From the sweetener you stir into your morning coffee to the after-dinner dessert you can't resist, the amount of sugar you consume between breakfast and bedtime adds up quickly.
Americans down more than 22 teaspoons a day, according to the USDA, which is more than double what experts recommend. (According to Statistics Canada, Canadians consumed 26 teaspoons of sugar daily, based on 2004 stats.) At the same time, research links diets high in added sugar to increased risk for diabetes, heart attack, and stroke. So what's the best way to slash sugar without sending your relentless sweet tooth into shock?
Jacob Teitelbaum, MD, author of Beat Sugar Addiction Now! suggests the following strategies to cut sugar without feeling deprived.
Commit to a sugar quota
The first step to reducing your sugar intake: figure out exactly how much of the sweet stuff you're shovelling in. Find the grams of sugar on a nutrition label and divide that number by four. That's how many teaspoons of sugar a food or drink contains. The American Heart Association recommends that women limit themselves to no more than six teaspoons or 24 grams of sugar per day and men no more than nine teaspoons or 36 grams.
Know what counts as sugar
Natural sweeteners, such as evaporated cane juice, agave nectar, honey and fruit juice concentrates, might have healthy advantages over refined sugar and high fructose corn syrup, but that doesn't mean they should be left out of your sugar budget. Also, don't be fooled by words like "organic" or "raw" in front of a sweetener's name-it's still sugar. Instead of getting distracted by food label lingo, zero in on the sugar grams listed in the nutrition facts panel-that's what matters, explains Teitelbaum.
Don't drink your fruit ...
Sweetened fruit juices are one of the biggest sources of added sugar in our diets. Some varieties contain more than a teaspoon of sugar per ounce along with little real fruit.
... or eat it dried or canned
"Always choose whole fruit instead of canned fruit or sweetened dried fruit," advises dietitian Angela Ginn, a spokesperson for the Academy of Nutrition and Dietetics. Just a third-cup of dried pineapple packs 30 grams of sugar-more than seven spoonfuls-but an entire cup of raw pineapple chunks delivers only 82 calories and 16 grams sugar.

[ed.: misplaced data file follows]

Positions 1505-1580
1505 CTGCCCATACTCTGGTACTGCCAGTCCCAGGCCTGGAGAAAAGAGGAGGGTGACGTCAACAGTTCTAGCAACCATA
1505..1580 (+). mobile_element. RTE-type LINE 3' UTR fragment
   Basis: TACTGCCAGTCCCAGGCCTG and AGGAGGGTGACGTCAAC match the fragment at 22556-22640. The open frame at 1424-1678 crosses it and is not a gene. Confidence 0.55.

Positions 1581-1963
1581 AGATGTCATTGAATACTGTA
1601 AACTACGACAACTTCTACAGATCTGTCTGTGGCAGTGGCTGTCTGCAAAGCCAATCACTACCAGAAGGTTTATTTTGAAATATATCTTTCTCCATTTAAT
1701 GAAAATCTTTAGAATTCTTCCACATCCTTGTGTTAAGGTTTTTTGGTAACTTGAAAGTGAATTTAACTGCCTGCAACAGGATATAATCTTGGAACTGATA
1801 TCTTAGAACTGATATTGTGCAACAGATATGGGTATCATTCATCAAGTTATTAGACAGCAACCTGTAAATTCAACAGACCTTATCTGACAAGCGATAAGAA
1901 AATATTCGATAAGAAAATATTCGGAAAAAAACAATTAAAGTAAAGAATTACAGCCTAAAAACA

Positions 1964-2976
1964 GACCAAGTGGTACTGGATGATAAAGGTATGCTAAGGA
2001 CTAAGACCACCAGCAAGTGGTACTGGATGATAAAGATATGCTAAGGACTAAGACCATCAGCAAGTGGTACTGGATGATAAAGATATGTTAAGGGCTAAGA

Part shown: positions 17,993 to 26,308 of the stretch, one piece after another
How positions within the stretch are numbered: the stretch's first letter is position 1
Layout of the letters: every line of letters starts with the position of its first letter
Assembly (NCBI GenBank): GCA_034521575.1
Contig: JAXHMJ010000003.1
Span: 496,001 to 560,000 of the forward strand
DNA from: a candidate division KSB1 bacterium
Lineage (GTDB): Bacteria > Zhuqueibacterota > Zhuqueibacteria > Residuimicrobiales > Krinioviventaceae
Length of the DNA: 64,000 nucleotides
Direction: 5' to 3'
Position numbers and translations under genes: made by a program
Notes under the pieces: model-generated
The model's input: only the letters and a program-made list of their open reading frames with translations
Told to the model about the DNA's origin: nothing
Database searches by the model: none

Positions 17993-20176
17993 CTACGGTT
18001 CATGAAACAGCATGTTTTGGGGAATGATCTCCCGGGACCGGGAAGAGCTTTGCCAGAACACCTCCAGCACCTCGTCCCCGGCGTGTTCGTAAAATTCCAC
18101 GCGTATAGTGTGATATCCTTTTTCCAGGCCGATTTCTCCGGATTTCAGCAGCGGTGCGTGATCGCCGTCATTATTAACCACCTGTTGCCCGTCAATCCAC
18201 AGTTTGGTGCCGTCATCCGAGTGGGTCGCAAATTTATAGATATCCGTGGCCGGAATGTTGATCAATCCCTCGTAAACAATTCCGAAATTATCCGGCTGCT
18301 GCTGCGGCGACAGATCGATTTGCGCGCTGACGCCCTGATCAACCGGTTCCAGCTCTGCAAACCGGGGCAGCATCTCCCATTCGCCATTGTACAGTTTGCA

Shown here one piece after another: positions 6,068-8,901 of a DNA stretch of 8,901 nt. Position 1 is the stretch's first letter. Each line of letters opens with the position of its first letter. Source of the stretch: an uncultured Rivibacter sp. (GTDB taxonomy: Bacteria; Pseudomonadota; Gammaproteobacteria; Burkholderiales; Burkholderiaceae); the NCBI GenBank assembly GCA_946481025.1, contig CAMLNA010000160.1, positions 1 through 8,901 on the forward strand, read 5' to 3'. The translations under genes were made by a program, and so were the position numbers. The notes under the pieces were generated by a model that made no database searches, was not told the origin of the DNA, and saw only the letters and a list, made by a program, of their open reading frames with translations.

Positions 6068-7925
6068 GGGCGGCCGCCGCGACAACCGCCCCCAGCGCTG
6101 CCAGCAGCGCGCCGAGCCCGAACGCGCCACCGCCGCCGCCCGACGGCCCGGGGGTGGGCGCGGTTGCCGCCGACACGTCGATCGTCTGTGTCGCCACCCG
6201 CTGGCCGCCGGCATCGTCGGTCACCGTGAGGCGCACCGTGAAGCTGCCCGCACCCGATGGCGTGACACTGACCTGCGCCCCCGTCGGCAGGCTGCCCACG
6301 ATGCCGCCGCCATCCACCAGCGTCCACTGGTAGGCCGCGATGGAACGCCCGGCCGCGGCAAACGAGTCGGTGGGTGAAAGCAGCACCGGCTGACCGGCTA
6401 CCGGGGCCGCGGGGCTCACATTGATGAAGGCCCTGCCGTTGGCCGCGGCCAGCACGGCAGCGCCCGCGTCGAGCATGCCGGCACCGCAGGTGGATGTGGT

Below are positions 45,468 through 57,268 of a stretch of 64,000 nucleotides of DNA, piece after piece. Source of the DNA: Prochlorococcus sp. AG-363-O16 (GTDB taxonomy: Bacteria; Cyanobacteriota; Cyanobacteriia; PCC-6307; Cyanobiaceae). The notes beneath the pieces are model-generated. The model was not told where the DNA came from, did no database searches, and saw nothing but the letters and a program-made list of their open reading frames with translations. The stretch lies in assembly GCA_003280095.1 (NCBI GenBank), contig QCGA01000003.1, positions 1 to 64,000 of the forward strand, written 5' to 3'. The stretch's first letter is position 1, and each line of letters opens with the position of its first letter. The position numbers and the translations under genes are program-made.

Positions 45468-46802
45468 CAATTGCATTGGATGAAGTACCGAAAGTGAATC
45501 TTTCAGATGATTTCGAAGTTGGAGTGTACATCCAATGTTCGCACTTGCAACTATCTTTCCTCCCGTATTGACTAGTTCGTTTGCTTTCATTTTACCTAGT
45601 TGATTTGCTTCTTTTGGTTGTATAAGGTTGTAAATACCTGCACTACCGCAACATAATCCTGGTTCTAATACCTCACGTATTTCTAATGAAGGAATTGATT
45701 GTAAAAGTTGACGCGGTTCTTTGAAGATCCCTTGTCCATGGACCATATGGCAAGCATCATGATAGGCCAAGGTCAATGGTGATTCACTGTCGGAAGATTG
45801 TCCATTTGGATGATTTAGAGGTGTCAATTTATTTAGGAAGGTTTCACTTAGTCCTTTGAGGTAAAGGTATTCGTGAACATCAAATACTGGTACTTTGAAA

Look for pop alternatives
Like fruit juice, soft drinks do serious damage in the sugar department. Teitelbaum suggests switching to coconut water, which contains a fraction of the sweet stuff (a 14-oz bottle of Zico Natural has 60 calories and 12 grams of sugar) plus at least 500 mg of potassium per serving. But don't simply substitute your favourite soft drinks for their diet counterparts. People who consume just three diet sodas per week are 40 per cent more likely to be obese, according to a University of Texas study.
Savour every bite of chocolate
When candy cravings crop up, think quality over quantity. He suggests picking dark chocolate over milk chocolate or opting for a sugar-free variety.
Swap sugar for spices
When a recipe calls for a huge heaping of sugar, scale back and substitute it with fuller-flavour ingredients. "Beet, sweet potato, or parsnip purée can add sweetness and moisture to baked goods while lowering sugar content," says Ginn. "Spices such as cinnamon, nutmeg, and allspice can also make a recipe sweeter." Researchers at the University of Georgia found that eating a teaspoon or two of cinnamon each day helps lower blood sugar levels.
Eat a high-protein breakfast
We expect kids' cereal to be super sweet, but boxed breakfasts geared toward adults can be just as bad. Starting your day with a bowl of refined carbs and added sugar will send your blood sugar soaring, says Teitelbaum, who recommends staring the day with blood sugar-stabilizing protein such as eggs.
Give savoury foods a second look
There's plenty of the sweet stuff hiding in the savoury-tasting condiments you use to top your foods. For every tablespoon of ketchup you squeeze out you'll add 4 grams (or 1 teaspoon) of sugar to your food.
Aim for 7 to 8 hours of sleep
It's easy to turn to sweets for an energy boost. While sugar may provide a temporary fix, you'll crash again in a couple of hours and crave even more of it, says Teitelbaum. Skimping on shut-eye lowers levels of the fullness hormone leptin while increasing levels of the hunger hormone ghrelin, a combination that revs up your appetite (especially for sugary foods), according to researchers at Stanford University.
Exercise for energy
Instead of reaching for a sugary snack when an afternoon slump hits, add a short burst of physical activity. When participants in a University of Exeter study took a brisk 15-minute walk, they consumed half as much chocolate as desk dwellers who didn't take an exercise break.
What's more, regular walks make your cells more receptive to insulin, which leads to better blood sugar control, according to research from the CDC.